Last week in the Washington Post, Karl Rove was one of several individuals who took part in assessing the economy and what Obama should attempt to do in the coming year. This from Mr. Rove:
Congressional Democrats pushed through ineffectual legislation such as the stimulus that didn't produce the promised results.
They raised discretionary spending by 24 percent from President George W. Bush's last full-year budget and will run up more debt by October than Bush did in eight years.
They made a priority of the unpopular cap-and-trade energy tax while Americans were worried about jobs and the economy.
They squandered every opportunity for the bipartisanship President Obama promised in his campaign.
Then they ended the year with a pork-filled monstrosity of a health-care bill that's increasingly detested.
The solid support that Democrats enjoyed at the start of 2009 among independents and college-educated voters is gone: They and seniors have propelled the GOP to a nine-point lead in Rasmussen's generic ballot.
Congressional Democrats can't reverse their midterm fortunes by trying to pass itsy-bitsy pieces of insignificant but popular legislation. Voters will stay fixated on their existing mistakes. So Harry Reid and Nancy Pelosi should push for big things:: In for a penny, in for a pound. It would be hard to come up with less popular causes than they've already embraced. So find something that might redirect voter anger, especially if Republicans cooperate by failing to offer a positive alternative. Good luck: You made the mess.
This motivated David Axelrod to crawl out from under his slime encrusted rock and pen a response. It is breathtaking. This from Mr. Axlerod:
When the Bush administration left office, it handed President Obama a $1.3 trillion deficit -- and projected shortfalls of $8 trillion for the next decade.
Where does Axelrod come up with this? Was Bush President through the stimulus. When Obama took the oath of office, the deficit stood at $569 billion. You only get to $1.3 trillion near the end of Obama's first year in office, when you start adding in the massive, pork laden stimulus bill plus all of the rest of the profligate spending from Obama. .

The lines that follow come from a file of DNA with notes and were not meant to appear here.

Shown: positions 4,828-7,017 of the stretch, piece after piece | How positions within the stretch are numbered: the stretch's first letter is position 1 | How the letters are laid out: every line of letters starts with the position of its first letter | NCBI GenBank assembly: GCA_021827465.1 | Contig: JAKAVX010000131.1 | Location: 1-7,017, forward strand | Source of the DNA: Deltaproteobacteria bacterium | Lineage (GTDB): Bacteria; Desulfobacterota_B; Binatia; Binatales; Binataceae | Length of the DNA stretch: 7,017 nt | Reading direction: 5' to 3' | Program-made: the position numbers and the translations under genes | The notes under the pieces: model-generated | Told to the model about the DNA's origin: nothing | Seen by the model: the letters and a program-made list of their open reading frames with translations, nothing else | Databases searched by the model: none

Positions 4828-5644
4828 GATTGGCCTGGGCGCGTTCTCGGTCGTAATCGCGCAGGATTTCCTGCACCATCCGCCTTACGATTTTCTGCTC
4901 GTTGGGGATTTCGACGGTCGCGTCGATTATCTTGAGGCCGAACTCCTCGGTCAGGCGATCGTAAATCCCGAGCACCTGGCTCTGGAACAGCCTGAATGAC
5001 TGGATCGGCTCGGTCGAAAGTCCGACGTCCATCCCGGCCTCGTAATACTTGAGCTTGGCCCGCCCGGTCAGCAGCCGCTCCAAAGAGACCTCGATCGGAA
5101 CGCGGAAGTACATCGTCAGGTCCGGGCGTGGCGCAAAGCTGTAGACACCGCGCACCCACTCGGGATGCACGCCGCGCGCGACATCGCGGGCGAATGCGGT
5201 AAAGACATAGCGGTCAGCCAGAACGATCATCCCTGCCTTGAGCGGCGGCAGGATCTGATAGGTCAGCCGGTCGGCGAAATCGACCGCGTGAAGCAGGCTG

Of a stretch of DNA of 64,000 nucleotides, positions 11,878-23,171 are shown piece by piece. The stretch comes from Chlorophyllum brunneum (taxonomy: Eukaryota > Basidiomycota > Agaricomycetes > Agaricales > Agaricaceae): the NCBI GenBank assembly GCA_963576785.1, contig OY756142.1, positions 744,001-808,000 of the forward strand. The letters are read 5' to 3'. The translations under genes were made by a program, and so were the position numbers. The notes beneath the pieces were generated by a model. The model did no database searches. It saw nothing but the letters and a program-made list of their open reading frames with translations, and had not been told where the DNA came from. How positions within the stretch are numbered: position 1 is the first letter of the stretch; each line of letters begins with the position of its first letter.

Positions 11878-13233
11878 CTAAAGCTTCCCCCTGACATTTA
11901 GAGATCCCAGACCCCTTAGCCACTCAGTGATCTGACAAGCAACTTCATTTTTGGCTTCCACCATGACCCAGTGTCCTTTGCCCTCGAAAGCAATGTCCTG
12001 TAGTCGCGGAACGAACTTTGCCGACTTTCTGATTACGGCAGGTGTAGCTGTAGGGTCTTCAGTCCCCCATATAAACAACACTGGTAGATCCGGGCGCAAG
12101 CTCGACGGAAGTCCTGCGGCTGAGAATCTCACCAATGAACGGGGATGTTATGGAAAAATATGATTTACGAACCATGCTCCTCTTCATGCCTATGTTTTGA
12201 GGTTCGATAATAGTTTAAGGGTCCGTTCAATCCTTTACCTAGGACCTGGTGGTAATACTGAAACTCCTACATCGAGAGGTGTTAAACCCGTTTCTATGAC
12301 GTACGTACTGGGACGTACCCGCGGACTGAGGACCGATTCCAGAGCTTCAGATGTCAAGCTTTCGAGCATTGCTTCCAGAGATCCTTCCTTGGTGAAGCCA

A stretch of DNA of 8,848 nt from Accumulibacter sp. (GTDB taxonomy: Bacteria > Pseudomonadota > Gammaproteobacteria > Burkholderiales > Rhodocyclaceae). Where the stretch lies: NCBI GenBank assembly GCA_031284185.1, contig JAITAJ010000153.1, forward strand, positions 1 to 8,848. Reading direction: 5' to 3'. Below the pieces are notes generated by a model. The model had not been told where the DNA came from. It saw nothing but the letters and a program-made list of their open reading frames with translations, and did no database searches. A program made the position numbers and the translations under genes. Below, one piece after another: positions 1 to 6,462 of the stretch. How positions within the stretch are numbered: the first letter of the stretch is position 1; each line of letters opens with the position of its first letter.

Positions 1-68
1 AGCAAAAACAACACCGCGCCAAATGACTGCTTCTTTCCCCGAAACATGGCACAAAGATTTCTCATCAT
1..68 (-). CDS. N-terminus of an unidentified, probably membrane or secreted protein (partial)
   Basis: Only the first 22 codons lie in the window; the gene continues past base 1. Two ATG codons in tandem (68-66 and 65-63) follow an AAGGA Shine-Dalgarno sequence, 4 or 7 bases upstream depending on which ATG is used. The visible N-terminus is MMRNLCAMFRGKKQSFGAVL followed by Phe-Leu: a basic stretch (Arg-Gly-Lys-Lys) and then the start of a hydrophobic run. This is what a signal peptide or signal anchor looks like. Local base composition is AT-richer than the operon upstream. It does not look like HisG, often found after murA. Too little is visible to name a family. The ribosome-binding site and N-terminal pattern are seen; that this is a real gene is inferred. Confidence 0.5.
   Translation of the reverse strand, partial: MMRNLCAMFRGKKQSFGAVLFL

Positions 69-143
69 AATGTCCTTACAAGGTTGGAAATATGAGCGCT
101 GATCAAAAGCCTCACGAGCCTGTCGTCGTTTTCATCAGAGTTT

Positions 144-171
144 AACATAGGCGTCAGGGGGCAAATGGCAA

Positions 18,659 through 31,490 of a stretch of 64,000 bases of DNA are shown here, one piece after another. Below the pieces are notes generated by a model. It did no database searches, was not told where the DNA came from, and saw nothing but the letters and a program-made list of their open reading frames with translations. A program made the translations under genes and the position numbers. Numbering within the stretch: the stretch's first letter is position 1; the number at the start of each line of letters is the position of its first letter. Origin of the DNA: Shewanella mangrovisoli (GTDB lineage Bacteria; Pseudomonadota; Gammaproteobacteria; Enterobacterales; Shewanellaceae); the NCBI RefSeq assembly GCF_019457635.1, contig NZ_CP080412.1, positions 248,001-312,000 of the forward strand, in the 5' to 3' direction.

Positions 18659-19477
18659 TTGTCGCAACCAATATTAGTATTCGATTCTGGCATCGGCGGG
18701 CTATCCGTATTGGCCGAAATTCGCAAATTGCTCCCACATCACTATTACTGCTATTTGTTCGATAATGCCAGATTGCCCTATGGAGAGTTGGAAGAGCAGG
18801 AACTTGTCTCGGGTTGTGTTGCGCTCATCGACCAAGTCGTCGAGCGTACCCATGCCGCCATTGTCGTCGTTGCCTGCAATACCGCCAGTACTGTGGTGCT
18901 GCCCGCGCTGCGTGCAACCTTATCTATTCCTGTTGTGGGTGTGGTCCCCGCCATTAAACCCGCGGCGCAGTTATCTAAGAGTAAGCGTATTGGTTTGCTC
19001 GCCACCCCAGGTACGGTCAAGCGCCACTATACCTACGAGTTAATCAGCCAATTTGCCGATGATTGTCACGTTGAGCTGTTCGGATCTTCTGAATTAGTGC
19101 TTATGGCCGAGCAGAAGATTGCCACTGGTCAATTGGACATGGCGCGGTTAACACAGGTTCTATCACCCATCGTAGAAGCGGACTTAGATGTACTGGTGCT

To continue with Mr. Axelrod:
During eight years in office, the Bush administration passed two major tax cuts skewed to the wealthiest Americans, enacted a costly Medicare prescription-drug benefit and waged two wars, without paying for any of it.
To put the breathtaking scope of this irresponsibility in perspective, the Bush administration's swing from surpluses to deficits added more debt in its eight years than all the previous administrations in the history of our republic combined. And its spending spree is the unwelcome gift that keeps on giving: Going forward, these unpaid-for policies will continue to add trillions to our deficit.
Somebody correct me if I am wrong, but wasn't Obama elected because he claimed to be able to fix our economy? And even a year in, he is still blaming Bush for all current and future deficits? Sorry, Axlerod, but that one is far beyond it "use by" date. Besides, there is little more that Obama could be doing to hurt the business climate in America. Who will hire when looming in the backround are massive new taxes and costs from the threats of health care reform and cap and trade?